When it comes to powder and crayon, those are more straightforward. Powders normally come with a brush where you can apply color directly onto roots for precise application. Crayons are similar in application, but instead of using a brush you just take the crayon and draw it directly on the hair. 

Most products are buildable: If you want more coverage, use more product, Hazan says If you want less coverage or are trying to get a lighter tone, use less product. 

Can you touch up your roots daily?

There's no harm in using it daily—other than how quickly you'll blow through a bottle. However, both Hazan and Valdes say you won't need to: "Most products stay put until you wash it out, so daily use will not be necessary," says Hazan. Unless you're a daily shampooer, the product will stay put until your next wash day.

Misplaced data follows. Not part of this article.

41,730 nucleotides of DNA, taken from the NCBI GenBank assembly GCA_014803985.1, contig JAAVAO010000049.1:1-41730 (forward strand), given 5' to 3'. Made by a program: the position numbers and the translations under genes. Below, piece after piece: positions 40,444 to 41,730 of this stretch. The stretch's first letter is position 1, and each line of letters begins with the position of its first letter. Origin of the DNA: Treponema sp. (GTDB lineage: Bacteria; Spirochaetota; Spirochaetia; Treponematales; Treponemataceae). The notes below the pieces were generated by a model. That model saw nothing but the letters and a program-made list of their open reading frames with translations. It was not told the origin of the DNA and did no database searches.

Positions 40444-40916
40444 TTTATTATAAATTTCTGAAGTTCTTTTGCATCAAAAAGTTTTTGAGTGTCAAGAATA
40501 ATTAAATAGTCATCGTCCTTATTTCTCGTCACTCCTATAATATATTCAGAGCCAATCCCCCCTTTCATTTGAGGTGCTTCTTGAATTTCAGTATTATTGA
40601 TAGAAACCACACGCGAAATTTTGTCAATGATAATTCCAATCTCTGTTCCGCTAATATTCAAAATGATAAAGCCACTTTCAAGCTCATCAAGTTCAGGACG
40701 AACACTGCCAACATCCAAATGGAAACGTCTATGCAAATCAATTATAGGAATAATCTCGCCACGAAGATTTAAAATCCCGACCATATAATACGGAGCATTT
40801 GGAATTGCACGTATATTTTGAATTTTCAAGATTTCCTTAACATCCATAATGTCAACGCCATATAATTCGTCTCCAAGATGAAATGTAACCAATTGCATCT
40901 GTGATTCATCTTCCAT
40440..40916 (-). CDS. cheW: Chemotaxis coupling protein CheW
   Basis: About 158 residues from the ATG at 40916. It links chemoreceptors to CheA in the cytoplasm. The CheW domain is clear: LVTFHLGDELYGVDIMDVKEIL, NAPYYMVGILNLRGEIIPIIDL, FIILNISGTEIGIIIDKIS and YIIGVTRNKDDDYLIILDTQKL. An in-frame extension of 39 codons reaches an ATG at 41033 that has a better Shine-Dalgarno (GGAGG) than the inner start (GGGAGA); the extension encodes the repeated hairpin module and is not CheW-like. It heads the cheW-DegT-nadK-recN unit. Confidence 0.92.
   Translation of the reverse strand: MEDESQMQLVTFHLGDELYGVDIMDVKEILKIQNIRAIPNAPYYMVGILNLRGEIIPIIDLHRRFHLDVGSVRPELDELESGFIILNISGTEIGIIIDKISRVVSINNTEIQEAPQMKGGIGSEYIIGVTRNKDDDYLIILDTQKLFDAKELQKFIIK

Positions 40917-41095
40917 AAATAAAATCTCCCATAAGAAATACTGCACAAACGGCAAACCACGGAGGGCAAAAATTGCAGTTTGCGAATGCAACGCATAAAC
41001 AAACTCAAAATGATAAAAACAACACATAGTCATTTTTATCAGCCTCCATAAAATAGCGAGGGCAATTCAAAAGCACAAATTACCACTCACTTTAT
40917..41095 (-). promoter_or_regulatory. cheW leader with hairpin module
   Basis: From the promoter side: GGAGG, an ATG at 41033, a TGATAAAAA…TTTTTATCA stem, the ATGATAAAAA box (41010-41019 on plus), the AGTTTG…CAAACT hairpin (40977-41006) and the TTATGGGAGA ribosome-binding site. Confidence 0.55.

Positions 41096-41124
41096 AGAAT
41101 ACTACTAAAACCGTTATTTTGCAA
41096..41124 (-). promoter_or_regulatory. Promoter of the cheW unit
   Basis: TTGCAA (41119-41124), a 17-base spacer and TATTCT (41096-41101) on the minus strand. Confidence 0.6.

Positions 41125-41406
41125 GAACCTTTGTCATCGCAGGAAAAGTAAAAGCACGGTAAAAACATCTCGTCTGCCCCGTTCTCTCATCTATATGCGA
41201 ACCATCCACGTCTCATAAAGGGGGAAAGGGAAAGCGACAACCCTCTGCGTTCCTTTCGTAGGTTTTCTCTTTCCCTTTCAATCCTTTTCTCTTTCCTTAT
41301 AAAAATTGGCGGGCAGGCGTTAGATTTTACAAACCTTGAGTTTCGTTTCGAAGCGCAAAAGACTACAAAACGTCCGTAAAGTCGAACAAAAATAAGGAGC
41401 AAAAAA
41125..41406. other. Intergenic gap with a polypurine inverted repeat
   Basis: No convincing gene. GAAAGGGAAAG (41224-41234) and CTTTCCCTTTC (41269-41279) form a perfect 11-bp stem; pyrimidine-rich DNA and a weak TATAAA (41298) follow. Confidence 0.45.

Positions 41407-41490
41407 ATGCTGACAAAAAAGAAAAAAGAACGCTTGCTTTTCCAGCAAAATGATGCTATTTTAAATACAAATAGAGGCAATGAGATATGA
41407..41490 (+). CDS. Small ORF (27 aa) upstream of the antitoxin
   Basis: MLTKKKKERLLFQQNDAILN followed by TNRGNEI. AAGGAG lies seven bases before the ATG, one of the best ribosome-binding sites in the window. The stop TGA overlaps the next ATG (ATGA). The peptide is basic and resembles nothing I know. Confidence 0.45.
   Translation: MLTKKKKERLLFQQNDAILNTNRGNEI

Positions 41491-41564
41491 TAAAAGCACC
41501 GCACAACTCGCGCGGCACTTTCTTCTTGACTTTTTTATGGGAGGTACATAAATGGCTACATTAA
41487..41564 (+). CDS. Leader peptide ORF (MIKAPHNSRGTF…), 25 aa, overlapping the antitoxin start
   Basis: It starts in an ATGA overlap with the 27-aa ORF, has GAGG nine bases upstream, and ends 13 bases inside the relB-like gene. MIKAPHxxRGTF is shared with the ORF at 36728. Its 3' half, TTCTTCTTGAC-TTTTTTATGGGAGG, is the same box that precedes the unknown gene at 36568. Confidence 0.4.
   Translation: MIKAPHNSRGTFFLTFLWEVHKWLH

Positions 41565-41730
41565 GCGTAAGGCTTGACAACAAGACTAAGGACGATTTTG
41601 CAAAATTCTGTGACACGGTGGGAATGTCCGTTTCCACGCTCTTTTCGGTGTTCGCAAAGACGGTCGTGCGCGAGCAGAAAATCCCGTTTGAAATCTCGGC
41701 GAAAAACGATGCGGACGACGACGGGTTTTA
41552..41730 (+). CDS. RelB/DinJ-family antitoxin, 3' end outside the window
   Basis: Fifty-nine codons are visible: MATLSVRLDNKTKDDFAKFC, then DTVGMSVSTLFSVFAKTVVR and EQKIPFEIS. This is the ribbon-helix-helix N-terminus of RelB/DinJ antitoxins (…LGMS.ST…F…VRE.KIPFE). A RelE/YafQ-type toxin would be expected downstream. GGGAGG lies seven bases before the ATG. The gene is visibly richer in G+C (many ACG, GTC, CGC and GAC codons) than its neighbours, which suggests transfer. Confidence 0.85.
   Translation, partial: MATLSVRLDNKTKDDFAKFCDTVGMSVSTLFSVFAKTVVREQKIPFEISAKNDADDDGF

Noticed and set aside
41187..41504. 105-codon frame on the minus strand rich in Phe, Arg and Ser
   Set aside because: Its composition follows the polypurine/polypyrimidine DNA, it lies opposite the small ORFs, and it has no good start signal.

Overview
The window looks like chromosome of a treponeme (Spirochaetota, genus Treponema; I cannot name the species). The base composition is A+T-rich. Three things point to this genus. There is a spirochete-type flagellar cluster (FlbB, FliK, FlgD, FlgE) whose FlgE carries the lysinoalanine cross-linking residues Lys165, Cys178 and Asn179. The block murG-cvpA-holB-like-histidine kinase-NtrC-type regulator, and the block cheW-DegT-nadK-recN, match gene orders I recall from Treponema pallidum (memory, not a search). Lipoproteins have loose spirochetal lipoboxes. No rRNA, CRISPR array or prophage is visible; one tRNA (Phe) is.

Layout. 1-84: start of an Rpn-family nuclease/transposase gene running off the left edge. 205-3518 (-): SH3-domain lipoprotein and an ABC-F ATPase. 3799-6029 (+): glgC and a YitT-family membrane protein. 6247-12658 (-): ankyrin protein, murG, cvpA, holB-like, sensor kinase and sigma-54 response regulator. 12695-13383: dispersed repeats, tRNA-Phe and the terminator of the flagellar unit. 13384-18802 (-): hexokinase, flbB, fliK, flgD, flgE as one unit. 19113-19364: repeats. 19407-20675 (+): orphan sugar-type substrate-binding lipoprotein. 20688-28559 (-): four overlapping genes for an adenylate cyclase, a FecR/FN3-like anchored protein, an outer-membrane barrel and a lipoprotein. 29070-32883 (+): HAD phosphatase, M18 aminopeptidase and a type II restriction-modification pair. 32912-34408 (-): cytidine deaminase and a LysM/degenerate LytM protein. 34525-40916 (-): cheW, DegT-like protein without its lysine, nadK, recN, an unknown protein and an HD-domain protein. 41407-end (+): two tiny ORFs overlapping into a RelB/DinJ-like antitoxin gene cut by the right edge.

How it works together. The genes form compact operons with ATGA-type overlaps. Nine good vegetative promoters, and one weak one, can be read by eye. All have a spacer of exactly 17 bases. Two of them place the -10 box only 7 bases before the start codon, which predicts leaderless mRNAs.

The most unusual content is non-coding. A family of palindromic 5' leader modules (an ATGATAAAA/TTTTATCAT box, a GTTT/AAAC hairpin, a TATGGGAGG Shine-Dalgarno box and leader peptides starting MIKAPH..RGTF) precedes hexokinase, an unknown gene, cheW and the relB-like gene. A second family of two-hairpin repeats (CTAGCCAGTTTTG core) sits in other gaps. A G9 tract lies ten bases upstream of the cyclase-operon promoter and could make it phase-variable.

What are the best tips for finding a shade match?

Hazan says that those with very dark hair should opt for dark brown or black shades. Light to medium brown hair can stick to light brown shades. Honey or sandy blonde hair should go for dark blonde, while buttery to platinum blonde hair should opt for lighter blonde shades. There's often more limited options for red shades, however some brands will lean more coppery and others will be for more burgundy tones. Valdes adds that you can also consult with a colorist to make sure you're going for the right shade.